Granger knows what it’s like to be the star player of the Pacers, and he knows George, so on Bill Reiter asked Granger his thoughts during an episode of CBS’ “Reiter Than You” and Granger’s answer was not what Pacers fans wanted to hear.

“You look at him in that press conference (after losing to Cleveland) and his face and the dejection on it – the guy wants to win. Money don’t make everybody happy, but winning and success and your craft, that does fill a void that a lot of these players have. So you can’t fault him if he leaves Indiana, I’ll tell you that.”

Oh, Pacers fans will fault him. Even if he’s traded.

Pacers’ decision maker Larry Bird isn’t going to do anything until he sees if George makes an All-NBA Team, because if he does Indiana can offer him the new “designated player” contract this summer worth around $80 million more guaranteed than any other team can offer. George will not walk away from that.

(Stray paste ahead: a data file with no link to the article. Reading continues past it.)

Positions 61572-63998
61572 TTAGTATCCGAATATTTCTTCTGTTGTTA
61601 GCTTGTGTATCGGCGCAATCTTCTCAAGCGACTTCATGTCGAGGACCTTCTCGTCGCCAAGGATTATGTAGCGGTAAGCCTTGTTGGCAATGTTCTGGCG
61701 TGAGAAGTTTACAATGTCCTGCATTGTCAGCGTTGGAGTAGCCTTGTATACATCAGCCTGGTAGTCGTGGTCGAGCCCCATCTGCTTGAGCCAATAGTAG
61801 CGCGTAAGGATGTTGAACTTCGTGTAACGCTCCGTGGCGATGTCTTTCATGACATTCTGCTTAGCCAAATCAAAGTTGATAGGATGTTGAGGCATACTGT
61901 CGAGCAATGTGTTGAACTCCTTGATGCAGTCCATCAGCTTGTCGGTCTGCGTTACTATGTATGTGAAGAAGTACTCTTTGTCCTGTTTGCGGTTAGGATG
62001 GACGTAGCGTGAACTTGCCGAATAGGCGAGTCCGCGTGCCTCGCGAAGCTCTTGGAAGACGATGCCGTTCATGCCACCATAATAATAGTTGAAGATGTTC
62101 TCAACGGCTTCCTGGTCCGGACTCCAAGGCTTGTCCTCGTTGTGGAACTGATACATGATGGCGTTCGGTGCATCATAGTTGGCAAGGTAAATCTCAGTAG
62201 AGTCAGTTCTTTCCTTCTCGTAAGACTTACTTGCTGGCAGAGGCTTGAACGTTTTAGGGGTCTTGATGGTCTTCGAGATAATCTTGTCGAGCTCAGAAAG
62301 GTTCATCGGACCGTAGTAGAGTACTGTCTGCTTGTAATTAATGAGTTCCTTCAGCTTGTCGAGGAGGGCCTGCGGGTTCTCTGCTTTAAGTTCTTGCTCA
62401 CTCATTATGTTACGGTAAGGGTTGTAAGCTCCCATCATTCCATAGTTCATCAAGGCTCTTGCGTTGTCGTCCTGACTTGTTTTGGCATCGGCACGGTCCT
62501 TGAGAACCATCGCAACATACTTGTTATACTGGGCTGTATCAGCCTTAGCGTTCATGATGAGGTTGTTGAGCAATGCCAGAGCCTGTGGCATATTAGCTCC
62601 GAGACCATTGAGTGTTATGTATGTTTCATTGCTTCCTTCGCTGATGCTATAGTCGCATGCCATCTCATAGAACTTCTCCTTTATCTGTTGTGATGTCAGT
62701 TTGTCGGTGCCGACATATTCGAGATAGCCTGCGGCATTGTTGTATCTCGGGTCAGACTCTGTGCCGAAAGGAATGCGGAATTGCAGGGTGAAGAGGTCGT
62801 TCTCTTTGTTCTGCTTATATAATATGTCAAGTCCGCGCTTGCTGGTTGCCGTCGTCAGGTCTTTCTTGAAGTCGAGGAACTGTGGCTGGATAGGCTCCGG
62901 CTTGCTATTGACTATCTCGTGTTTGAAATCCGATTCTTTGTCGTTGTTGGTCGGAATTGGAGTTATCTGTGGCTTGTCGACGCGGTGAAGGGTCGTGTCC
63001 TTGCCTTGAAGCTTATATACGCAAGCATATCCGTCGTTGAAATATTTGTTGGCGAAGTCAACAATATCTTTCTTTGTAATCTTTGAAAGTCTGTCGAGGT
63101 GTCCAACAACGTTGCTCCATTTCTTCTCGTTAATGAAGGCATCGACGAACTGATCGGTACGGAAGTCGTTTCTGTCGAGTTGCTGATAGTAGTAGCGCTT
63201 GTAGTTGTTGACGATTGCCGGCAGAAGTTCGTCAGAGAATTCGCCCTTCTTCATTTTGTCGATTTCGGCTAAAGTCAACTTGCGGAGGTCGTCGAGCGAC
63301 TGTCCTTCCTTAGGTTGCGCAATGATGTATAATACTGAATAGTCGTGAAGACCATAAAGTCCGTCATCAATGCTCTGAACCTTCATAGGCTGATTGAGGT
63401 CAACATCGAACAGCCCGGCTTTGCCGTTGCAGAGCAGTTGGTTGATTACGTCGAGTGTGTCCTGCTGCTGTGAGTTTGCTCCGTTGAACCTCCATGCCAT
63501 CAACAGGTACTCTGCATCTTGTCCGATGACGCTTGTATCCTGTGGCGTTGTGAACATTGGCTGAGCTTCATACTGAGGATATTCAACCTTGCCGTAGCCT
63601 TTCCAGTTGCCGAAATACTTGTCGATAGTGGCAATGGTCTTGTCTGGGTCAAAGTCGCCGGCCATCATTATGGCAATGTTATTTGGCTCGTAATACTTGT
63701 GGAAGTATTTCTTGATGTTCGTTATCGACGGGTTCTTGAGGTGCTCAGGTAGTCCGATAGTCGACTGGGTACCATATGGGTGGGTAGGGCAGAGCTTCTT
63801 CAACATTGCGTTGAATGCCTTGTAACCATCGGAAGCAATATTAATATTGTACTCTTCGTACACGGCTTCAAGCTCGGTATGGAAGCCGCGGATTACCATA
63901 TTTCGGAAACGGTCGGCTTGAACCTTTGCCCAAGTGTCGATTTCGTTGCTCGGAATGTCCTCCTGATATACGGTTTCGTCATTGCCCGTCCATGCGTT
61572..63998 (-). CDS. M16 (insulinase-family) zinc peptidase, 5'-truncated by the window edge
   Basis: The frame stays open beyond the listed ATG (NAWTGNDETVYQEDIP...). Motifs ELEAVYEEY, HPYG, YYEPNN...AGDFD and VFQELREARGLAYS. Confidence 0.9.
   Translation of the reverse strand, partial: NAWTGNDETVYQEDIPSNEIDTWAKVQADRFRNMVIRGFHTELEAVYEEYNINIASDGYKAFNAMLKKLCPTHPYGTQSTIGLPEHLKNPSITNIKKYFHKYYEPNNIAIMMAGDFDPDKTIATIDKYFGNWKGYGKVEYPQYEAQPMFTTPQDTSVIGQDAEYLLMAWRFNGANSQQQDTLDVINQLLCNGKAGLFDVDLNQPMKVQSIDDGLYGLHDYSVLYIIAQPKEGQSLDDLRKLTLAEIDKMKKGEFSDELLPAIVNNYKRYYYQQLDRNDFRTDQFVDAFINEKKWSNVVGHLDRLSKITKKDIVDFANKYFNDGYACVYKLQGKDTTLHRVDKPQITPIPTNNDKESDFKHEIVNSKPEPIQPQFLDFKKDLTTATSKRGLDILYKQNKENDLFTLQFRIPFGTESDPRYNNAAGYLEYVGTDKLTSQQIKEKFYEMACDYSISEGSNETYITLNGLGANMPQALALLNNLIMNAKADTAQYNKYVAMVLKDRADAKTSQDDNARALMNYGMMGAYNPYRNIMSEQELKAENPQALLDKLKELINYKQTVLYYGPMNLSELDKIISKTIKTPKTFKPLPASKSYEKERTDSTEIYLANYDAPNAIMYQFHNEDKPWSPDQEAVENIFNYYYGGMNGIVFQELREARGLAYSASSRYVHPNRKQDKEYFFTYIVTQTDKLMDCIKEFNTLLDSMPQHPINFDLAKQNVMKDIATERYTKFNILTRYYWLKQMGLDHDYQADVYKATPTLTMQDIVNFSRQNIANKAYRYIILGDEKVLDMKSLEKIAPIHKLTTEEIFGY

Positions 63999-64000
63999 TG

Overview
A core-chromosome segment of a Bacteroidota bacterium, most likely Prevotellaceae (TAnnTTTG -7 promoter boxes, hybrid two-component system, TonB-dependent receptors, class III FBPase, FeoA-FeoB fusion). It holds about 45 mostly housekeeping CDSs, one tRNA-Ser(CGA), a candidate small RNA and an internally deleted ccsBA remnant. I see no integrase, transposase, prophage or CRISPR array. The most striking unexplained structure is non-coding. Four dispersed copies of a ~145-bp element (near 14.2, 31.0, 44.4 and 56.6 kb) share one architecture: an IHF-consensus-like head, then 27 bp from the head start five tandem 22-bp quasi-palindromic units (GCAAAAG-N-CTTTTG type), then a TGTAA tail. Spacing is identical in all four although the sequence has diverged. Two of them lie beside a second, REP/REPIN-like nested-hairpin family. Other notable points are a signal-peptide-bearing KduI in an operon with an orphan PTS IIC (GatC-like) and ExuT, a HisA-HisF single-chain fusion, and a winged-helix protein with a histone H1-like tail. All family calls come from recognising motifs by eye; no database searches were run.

However, if, as expected, George doesn’t make an All-NBA team, Bird is going to have to revisit the idea of trading George, who can be a free agent in 2018 — and the sense around the league is he will walk away at that point if the Pacers are not contenders. (There are a lot of Lakers’ rumors there, but whether George would leave a team where he is dragging lesser players to a low playoff seed and a first-round exit in Indiana for the same situation in his old hometown is up for debate.)

Bird isn’t going to deal George for pennies on the dollar at this point — think the Kings’ trading DeMarcus Cousins — but if some team comes through with a legitimate quality offer of young players that can help jump start the rebuild in Indiana, he may have to jump at it.

Either way, Granger is right that you can’t blame George for wanting to move on, but plenty of fans will anyway.

Russell Westbrook, Patrick Beverley keep trading insults in postgame press conferences